Carolina October 19, 1821. His father was David Tate Winkler, a
North Carolina farmer who came to Robinson County, Texas in 1844.
He died in 184[?]. The progenitor of the family in America was
Conrad Winkler, Clinton's grandfather who came from Germany at an early
date, settling in North Carolina and remaining there the rest of his
life, a prosperous farmer.
Clinton's mother was Lavinia Gates Owen, refined and cultured
lady, daughter of Harrison Owen, and
educator of great merit. Their ancestors came from England,
settling in Virginia; were among the foremost families of that region;
were loyal to the colonies and assisted greatly in the Revolutionary War
Clinton, together with the rest of his father's family, moved
to Indiana in 1835, but the lad remained there only until 1840, when he
came to Texas to be with his uncle Harrison Owen at Franklin in
Robertson County. This was truly a frontier settlement and the
young man immediately became identified with everything that interested
the people. The most pressing concern was hostile Indians.
Only a few days after his arrival, he joined a company of
minute men. They came to a place where the Indians had
massacred a whole family and had danced around the victims, leaving
moccasin tracks in blood on the cabin floor. Imagine the horror of
the sight and the effect upon all who observed! He afterward
engaged in several fights against the savages throughout the area of
Chambers Creek. The Company was under the leadership of
Captain Eli Chandler. Later, he accompanied Captain Thomas I.
Smith upon a expedition into Johnson County, where one of their number
was killed (Abram Smith). They buried him under four feet of earth
and rode back and forth over his grave to obliterate all traces. Thus
began the youth's services in behalf of Texas.
His first employment at Franklin was that of Deputy County
Clerk. His evenings were spent in studying law under that eminent
gentleman, Charles H. Raymond. In 1843, he was appointed
clerk pro tem of the District Court, which position he held until he was
admitted to the bar, in April, 1844, thus receiving his license under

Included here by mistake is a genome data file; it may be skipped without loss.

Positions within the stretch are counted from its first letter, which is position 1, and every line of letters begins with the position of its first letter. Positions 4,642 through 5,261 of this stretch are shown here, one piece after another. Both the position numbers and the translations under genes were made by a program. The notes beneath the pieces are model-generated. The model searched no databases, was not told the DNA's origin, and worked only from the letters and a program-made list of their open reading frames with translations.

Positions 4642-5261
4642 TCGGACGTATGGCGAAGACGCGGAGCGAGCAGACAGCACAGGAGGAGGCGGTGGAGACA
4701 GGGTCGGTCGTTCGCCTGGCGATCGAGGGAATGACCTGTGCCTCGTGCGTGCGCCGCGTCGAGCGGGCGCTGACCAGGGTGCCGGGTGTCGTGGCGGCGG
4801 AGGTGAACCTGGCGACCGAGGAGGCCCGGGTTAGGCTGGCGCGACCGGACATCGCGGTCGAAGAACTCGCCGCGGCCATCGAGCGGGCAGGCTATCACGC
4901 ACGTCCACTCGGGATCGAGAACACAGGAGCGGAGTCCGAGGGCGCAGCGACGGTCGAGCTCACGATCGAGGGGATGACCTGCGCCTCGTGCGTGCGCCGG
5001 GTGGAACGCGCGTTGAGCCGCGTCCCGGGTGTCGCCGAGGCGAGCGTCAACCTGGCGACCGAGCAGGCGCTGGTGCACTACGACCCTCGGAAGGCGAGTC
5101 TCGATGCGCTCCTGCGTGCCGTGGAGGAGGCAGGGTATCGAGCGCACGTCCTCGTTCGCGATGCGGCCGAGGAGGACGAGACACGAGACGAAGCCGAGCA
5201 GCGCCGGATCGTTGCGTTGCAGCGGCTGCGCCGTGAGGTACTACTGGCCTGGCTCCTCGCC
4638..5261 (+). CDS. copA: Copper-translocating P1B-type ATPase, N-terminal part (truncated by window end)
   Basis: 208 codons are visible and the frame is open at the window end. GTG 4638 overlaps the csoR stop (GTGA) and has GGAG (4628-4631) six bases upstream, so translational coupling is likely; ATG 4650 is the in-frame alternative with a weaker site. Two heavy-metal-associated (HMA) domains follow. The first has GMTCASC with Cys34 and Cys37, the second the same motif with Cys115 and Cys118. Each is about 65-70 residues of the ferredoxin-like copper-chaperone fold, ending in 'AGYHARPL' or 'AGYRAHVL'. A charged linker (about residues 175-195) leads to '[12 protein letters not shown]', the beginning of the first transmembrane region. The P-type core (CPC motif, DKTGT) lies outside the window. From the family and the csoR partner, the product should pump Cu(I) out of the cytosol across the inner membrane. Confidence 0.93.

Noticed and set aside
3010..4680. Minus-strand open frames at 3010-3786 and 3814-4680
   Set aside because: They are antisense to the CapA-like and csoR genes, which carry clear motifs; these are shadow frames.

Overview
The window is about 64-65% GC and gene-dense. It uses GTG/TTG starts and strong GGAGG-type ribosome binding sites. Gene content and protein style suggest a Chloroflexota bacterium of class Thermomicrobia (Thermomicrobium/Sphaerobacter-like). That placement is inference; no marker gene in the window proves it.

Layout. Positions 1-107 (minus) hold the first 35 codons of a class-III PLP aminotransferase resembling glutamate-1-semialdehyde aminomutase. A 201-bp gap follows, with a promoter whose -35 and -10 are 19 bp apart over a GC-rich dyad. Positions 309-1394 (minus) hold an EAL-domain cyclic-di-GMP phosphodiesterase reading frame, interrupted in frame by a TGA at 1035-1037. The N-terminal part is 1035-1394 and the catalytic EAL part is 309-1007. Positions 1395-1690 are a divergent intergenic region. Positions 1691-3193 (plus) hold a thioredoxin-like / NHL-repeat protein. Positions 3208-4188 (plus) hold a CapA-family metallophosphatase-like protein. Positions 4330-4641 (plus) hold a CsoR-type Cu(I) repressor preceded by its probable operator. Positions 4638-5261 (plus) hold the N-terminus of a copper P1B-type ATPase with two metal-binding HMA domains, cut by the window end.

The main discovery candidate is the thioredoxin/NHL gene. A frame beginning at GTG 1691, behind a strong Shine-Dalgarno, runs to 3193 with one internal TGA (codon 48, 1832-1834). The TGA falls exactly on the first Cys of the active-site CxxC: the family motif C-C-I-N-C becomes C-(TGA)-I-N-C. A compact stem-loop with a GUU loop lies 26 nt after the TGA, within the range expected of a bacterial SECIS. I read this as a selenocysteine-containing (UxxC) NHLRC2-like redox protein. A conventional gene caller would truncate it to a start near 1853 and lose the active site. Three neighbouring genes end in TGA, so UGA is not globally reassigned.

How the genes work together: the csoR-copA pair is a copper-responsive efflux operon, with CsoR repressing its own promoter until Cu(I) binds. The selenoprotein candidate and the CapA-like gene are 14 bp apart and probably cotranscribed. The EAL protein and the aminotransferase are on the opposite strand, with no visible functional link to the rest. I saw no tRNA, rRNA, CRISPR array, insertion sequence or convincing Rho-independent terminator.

the Republic of Texas.
As recounted in the Navarro County Scroll for 1958, in the
article about Ethan Melton, by Alva Taylor, people were discussing the
advisability of creating a new county. Several of these drew
up a petition asking that a new county be formed out of Robinson County.
C. M. Winkler was asked to present the petition to the Legislature, he
having been elected to the Legislature in 1848.
The temporary seat of justice was on Chambers Creek at the
residence of William R. Howe, later in a portion of Ellis County.
The new county was given the name of Navarro in honor of the famous
patriot, Antonio Navarro. Yielding to Colonel Navarro the honor of
naming the new county seat, Corsicana was chosen, the name taken
together meaning Navarro the Corsican, Corsica having been the
birthplace of Navarro's father.
When Mr. Winkler, in 1847, came to reside in the new county,
he found only one family - that of the Reverend Hampton McKinney - where
he made his home until his marriage to Mrs. Louisa B. Smith, in 1848.
Of this marriage, three daughters were born: Lavinia, Mary, and
He, together with David K. Mitchell and Thomas I. Smith, surveyed and
laid off the county seat.
After his term in the Legislature expired, he returned to
Corsicana and engaged in the practice of his profession, always
maintaining a high standard of justice.